Blood-brothers: a ritual of friendship and the construction of the imagined barbarian in the middle ages
Klaus Oschema (Department of History, University of Berne)
Journal of Medieval History, 32 (2006) 275-301
This article analyses the history of blood-covenants in the middle ages. Appearing in various historiographical and literary texts from antiquity onwards, these covenants have hitherto mostly been interpreted by modern authors as a typical feature of pre-modern or even ‘primitive’ societies. A closer inquiry into the context of the existing source-material reveals, however, that this motif can be characterised as a part of discriminatory narrative strategies which aim at the exclusion of foreign and non-Christian cultures. The analysis of the medieval texts, which were mainly produced from the twelfth century onwards, clearly shows a tendency to attribute this ritual of blood-brotherhood either to representatives of the so-called ‘Saracens’ or allegedly heterodox cultures, like the Byzantines or the Irish, which populated the margins of the Latin west. Not only does this topical use of the motif invalidate part of the texts’ factual source value, but it also proved misleading for the interpretation of pre-modern societies by modern historians. While an older tradition of classical political history mainly tended to note the ritual as a cultural curiosity, more recent studies of ritual structures are in danger of misrepresenting the cultures they focus on.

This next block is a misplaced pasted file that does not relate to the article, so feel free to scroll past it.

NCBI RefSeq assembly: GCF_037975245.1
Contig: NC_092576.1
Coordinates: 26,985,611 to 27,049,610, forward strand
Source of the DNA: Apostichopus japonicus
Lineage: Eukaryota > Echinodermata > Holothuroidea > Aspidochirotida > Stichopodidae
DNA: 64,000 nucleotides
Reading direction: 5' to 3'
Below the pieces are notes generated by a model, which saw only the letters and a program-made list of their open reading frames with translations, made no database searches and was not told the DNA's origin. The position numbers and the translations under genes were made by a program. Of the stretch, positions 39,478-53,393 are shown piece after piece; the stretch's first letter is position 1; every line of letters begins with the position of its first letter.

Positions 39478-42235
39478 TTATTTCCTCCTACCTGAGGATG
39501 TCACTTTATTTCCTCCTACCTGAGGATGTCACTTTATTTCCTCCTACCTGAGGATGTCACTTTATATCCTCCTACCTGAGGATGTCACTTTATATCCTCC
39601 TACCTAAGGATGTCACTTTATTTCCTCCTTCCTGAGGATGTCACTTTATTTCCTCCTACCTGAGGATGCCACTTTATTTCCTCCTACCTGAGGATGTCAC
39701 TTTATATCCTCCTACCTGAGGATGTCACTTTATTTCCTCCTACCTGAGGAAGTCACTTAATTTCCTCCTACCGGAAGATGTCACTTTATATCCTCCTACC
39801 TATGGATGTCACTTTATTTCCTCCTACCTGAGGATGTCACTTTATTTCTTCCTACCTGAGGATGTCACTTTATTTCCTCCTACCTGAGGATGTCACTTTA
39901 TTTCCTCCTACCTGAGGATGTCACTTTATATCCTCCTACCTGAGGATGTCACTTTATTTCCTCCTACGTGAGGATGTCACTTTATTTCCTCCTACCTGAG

A blood-brotherhood then, a real, true blood-brotherhood; the one I have already read so much about! It exists amongst a variety of wild or semi-wild peoples and it is concluded either by the partners mixing their blood which they drink afterwards, or their mutually drinking each other’s blood. As a consequence of this act, the partners stay together more intensely and altruistically as if they had been born as brothers.
The few lines of this quotation are obviously not taken from an academic work; they are part of a novel which exerted a strong influence on the German perception of the North American native tribes during most of the twentieth century: the Saxon writer Karl May’s Winnetou, the red gentleman. Writing at the end of the nineteenth century, Karl May had never actually been to the countries he described in dozens of adventure novels, but his works are probably far more representative of the common German’s opinion about foreign peoples than many ethnographic analyses. They are also very interesting as a point of departure for the purpose of developing my own ideas about the ‘blood pact’ in the middle ages, which I want to present in the following pages.